Lesbians Betrayed by Rash of Reporter Imposters 



TOM MCMASTER X390 | ADVOCATE.COMGraber’s fraud also affected real female journalists like Melanie Nathan, who resigned as Lez Get Real’s
political editor days before the site founder’s identity was revealed.
The human rights activist says Graber had deceived her for almost three
years, and that when she expressed concern that Arraf’s identity may be
fraudulent, her relationship with “Paula” began to sour.

“Once I
started asking questions, Paula Brooks, whom I previously had a close
and friendly relationship with, turned viciously against me — almost
like a change of personality, being rude and unprofessional,” Nathan
says. “I was called an anti-Arab bigot when I raised my concerns. I knew
something was not right.”

Not surprisingly, the revelations have had a ripple effect. Two other Lez Get Real contributors
— the very real transgender lesbian Bridgette LaVictoire (who told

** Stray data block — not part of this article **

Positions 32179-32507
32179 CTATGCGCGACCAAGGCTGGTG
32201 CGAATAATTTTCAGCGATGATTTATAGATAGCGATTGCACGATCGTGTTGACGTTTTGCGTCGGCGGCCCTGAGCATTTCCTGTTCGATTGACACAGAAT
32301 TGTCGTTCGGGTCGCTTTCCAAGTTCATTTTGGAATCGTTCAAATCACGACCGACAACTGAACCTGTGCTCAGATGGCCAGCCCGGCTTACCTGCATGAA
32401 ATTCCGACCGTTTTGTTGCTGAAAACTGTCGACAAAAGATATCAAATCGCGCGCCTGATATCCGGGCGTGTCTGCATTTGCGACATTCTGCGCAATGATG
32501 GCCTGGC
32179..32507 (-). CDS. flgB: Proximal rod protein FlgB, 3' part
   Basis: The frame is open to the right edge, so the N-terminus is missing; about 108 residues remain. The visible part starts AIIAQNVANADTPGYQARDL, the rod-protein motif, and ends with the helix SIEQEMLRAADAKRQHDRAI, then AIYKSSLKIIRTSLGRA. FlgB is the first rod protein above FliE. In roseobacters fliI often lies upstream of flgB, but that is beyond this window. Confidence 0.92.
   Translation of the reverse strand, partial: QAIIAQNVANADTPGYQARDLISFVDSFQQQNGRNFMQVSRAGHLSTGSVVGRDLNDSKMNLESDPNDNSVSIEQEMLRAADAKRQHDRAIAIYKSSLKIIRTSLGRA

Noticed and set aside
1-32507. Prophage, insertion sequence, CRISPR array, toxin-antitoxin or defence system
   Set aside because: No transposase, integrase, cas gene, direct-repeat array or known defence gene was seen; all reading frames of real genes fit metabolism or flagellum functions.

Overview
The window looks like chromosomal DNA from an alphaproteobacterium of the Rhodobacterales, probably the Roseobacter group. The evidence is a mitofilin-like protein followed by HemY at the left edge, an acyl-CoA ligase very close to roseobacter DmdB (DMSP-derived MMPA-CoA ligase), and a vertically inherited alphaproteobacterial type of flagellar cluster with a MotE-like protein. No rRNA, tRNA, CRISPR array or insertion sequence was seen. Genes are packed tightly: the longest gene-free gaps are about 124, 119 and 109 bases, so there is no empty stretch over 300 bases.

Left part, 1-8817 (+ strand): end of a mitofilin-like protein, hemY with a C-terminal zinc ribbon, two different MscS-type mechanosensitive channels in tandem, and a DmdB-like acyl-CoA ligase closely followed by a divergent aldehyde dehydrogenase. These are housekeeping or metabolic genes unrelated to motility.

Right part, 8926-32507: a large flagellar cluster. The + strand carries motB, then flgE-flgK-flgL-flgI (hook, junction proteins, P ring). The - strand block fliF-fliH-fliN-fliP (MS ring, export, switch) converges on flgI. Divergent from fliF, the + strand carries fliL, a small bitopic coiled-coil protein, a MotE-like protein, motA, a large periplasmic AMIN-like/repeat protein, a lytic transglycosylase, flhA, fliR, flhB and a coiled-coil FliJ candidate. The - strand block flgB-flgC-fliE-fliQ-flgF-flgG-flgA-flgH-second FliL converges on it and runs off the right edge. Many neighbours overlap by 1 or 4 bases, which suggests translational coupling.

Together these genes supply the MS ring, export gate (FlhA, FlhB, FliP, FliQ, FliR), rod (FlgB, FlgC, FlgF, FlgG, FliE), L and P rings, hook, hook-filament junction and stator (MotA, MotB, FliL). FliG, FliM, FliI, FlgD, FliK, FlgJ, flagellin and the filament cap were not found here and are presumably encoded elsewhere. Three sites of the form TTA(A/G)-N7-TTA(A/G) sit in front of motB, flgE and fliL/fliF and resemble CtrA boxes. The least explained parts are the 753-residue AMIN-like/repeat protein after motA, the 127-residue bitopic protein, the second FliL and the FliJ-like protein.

reporters she had fallen in love with Brooks) and her mother, Linda
Carbonell — who have now taken over the blog’s operations have seen
suspicions raised about their own identities.

Michael Triplett,
vice president for print and new media at the National Lesbian and Gay
Journalists Association, says that as more people rely on blogs for
news, the incidents may ultimately cause readers to be leery about
trusting unverified sources.

“While I don't think there is an
ethical problem with anonymous blogging, I do think it's unethical to
blog from a persona or point of view that you don't represent or share,”
Triplett says. “Men, especially straight men, blogging as lesbians
clearly falls into that category. Even as we try to navigate the ethical
codes of social media, I do think there is fairly broad consensus that
this isn't right."

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